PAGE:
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matter was remanded for consideration of the effect of Holz’s

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borderline intellectual functioning] and whether the hypothetical

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question specifically incorporated the plaintiff’s limitations [Howard

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v. Massanari, 255 F.3d 577, 583 (8th Cir. 2001)(“By including in the

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RFC the qualification that Howard is only capable of performing

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simple, routine, repetitive tasks, the ALJ properly accounted for her

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borderline intellectual functioning, a nonexertional impairment”);

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Burns v. Barnhart, 312 F.3d 113, 123 (3rd Cir. 2002)(While the term

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“simple, repetitive one, two-step tasks” “could encompass a lack of

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intelligence,” it did not “necessarily incorporate all of the

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borderline aspects of Burns' intellectual functioning or the other

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deficiencies identified in [the consultative psychologist’s]

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report”)].

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However, other than arguing that the vocational expert should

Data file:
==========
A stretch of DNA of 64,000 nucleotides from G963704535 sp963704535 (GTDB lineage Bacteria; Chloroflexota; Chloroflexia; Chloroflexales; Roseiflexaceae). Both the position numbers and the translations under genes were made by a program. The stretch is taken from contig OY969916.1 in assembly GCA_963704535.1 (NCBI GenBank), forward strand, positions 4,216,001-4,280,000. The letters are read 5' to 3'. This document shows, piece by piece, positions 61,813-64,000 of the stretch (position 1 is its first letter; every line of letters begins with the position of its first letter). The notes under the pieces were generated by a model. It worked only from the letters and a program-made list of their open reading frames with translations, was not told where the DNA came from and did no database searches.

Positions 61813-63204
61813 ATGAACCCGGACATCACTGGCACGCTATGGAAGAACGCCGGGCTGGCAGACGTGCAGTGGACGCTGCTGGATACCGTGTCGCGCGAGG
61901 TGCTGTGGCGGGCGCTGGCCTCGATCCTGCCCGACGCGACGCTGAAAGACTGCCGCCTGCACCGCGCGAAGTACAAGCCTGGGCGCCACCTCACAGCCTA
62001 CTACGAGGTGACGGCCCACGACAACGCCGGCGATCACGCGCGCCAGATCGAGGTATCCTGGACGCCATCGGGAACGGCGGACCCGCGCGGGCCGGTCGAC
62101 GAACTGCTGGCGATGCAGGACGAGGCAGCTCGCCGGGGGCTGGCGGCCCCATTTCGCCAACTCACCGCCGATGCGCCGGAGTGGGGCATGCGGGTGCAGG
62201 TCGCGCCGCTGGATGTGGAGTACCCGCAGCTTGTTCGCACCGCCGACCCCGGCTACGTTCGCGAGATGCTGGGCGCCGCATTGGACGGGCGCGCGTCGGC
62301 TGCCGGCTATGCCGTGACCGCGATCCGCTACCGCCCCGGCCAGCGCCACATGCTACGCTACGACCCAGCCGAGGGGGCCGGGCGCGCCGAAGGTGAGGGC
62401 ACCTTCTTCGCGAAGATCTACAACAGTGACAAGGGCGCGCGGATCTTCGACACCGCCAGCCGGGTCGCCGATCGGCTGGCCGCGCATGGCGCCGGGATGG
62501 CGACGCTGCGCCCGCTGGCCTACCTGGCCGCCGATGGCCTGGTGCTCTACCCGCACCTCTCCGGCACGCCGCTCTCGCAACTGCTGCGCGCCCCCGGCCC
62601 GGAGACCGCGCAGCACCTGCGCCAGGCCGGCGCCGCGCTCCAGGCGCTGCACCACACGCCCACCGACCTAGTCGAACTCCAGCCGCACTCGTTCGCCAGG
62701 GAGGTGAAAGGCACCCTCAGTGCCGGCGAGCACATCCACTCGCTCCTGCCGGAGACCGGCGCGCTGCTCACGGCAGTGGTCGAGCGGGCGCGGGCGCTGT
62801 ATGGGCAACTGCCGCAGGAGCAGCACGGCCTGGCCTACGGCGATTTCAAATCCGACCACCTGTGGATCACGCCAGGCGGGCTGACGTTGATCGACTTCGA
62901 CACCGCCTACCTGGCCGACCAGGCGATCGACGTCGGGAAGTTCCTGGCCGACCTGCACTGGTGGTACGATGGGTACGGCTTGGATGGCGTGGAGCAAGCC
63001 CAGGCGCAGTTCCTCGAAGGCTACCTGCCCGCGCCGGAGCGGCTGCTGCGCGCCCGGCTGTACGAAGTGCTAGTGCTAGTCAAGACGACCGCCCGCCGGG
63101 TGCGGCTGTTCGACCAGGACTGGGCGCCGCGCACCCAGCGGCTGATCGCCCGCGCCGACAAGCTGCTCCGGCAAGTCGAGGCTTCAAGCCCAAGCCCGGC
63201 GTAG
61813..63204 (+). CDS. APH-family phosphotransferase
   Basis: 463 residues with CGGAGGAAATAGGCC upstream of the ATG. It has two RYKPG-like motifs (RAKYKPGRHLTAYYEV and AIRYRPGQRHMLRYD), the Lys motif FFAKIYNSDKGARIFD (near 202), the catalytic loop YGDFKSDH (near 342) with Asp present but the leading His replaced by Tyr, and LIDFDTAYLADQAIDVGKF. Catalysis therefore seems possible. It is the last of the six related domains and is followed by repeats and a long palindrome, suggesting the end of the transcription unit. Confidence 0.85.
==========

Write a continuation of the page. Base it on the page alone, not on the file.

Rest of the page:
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have been questioned whether an individual in the 8th percentile can

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perform the jobs enumerated, the plaintiff fails to indicate any other

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restrictions which were improperly excluded from the hypothetical

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questions to the vocational expert.

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In the plaintiff’s case, there are multiple conflicting opinions

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concerning the plaintiff’s abilities.

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Gustavo Vintas, diagnosed chronic paranoid schizophrenia in June,

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1996, and recommended ongoing psychiatric treatment.

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examination of the plaintiff and upon the plaintiff’s history, Dr.

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Vintas assessed that the plaintiff could not follow job instructions.

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[AR 252.] However, the ALJ rejected this assessment, and there is no

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issue raised as to the correctness of this rejection.

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court further notes that shortly after the plaintiff was examined by - 11 -